Space Thing (1968)

Rating: C+

Dir: “B. Ron Elliott” (actually Byron Mabe and David F. Friedman)
Star: “Bart Black”, “Legs Benedict”, “April Playmate”, “Mercy Mee”
(actually Steve Vincent, Cara Peters, Carla Conway, Merci Montello)

After seeing clips from this, mercilessly dubbed in Barbie & Kendra Storm Area 51, I had to track down the original, a soft-porn SF romp crafted by the legendary Dave Friedman. In hindsight, I should probably have stuck with the first version: seeing the movie in its entirety doesn’t provide much more amusement. The main reason for this is the tedium of the sex scenes, which are so staggeringly dull and unerotic, you wonder how they could possibly ever have passed muster. In what could be a first for a porn flick, you may find yourself fast-forwarding through the sex to get to the rest of the film, since that’s where the entertainment value is to be found.

James Granilla (Black/Vincent – everyone here is operating under a pseudonym, apparently because Friedman wanted to avoid any of them becoming famous, as that’d let them demand more money!) is a sci-fi obsessed nerd, to the point that he’s ignoring the sexual needs of his wife (an uncredited Bambi Allen). After she eventually gets him to put down the SF magazines (a cameo for If – wonder what then editor Frederick Pohl thought of that?), and pick her up for the film’s first scene of aardvarking, he falls asleep. In his dream, he is Colonel James Granilla, a soldier in a war between the insectoid Planetarians and the humanoid Terrarians.

He is actually one of the former, but can shape-shift if necessary. And needed it is, because after his ship is crippled, he has to take human form to find refuge aboard a Terrarian ship. The crew are under the command of Captain Mother (Benedict/Peters), though they seem to spend less time exploring the final frontier, and more exploring each other – be that in girl/boy or girl/girl configurations. But, of course, not boy/boy; we aren’t perverts here. Apart from the Captain, who putts from the other side of the green, the other women are delighted to have new flesh in the shape of Granilla. He at first mistakes their aggressive advances as aggression, until he realizes (after a bit of voyeurism – he can turn invisible too) what’s involved.

However, the Colonel is intent on destroying the enemy, even at the cost of his own life. His first attempt involved plunging the craft into an asteroid. But the crew – showing competence entirely absent the rest of the time – are able to turn the impact into a soft landing. They go out and explore the surface of the asteroid which, in defiance of astrophysical norms, has Earth-like gravity, a breathable atmosphere and blue skies. In fact, it basically looks indistinguishable from Southern California. His plot foiled, Granilla goes to his back-up plan, which involved blowing the ship up with a mini-nuke. Why this wasn’t his first plan, is never addressed.

It has all the production values of Plan 9 From Outer Space, if half of that film had been filled with gratuitous nudity. The chairs on the spaceship seem to be a mix of bar-stools and, I kid you not, upside-down plastic buckets. Meanwhile, Friedman does what he can to avoid having to shoot synch sound, both by heavy use of voice-over from Granilla, and by shooting over the shoulder of the person speaking, so you don’t get to see their mouth. The costumes are absolutely awesome: very much a sixties prediction of what “the future” would look like. The SFX of the craft are equally inept: one ship looks like a post-modern lampshade, while the other appears to be an unauthorized appearance by a model of the USS Enterprise.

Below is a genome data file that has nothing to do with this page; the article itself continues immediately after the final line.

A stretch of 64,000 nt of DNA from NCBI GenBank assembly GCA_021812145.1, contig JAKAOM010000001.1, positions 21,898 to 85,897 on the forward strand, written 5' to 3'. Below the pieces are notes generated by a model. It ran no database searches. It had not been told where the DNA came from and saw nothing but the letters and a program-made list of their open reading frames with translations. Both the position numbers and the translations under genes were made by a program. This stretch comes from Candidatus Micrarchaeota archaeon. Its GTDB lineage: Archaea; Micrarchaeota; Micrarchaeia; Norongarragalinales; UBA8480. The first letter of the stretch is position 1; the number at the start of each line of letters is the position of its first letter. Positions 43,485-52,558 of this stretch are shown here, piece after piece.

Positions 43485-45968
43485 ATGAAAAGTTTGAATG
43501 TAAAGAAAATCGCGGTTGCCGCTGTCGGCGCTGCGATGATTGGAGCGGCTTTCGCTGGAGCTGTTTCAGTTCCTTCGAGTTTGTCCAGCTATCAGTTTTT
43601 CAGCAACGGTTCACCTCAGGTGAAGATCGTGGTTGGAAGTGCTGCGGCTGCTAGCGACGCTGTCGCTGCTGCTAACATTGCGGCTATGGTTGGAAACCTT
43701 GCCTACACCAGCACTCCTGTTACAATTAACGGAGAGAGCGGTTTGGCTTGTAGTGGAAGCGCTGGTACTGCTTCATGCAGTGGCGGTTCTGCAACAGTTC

I’d estimate half the running time is taken up by sex scenes, and in space, no-one will hear you yawn. We may have been desensitized to such things, but if anyone ever found them a turn-on, they have my deepest sympathy for their repressed lives. They’re all dry humping and non-explicit licking or nibbling. We are talking reasonably attractive women, admittedly, and mostly natural (with the likely exception of Mrs. Granilla). The Captain, who is a bit of a sado-lesbian, possesses those curiously-shaped breasts which only seemed to exist in the sixties, having been driven out of existence in more modern times, by a strenuous program of selective breeding.

Still, I have to say, Captain Mother compels attention with her performance – and considering the silliness of the costume she had to wear, that’s quite some feat. Vincent and Peters actually look the part, especially compared to some of the crew; she vamps it up to amusing effect, while he has the square-jawed look of a serial hero. There are moments when it seems the film-makers are in on the joke, such as when Granilla takes out a picture of his family and gazes at it mournfully. Or his monologue, as he seems vaguely sorry about having to blow everyone up: “It wasn’t that I didn’t like them. In fact, some of their ways were becoming quite tolerable. But the thought of being the only male with these four women terrified me. I would be physically dead in the space of a week.”

Similarly, the opening credits are actually hand-painted onto the naked body of a woman. You wonder why that level of low-rent innovation didn’t apply anywhere else in proceedings. Instead, even at less than seventy minutes long, this comes perilously close to outstaying its welcome, with the lengthy interruptions for non-erotic cabaret you wish would stop, almost outweighing the cheesy charm of the more innocent elements. I’d willingly have paid to have seen a full feature of the terrible dialogue, poverty-row efforts at a “spaceship” and bizarre stab at science-fiction. The nudity here is definitely not required.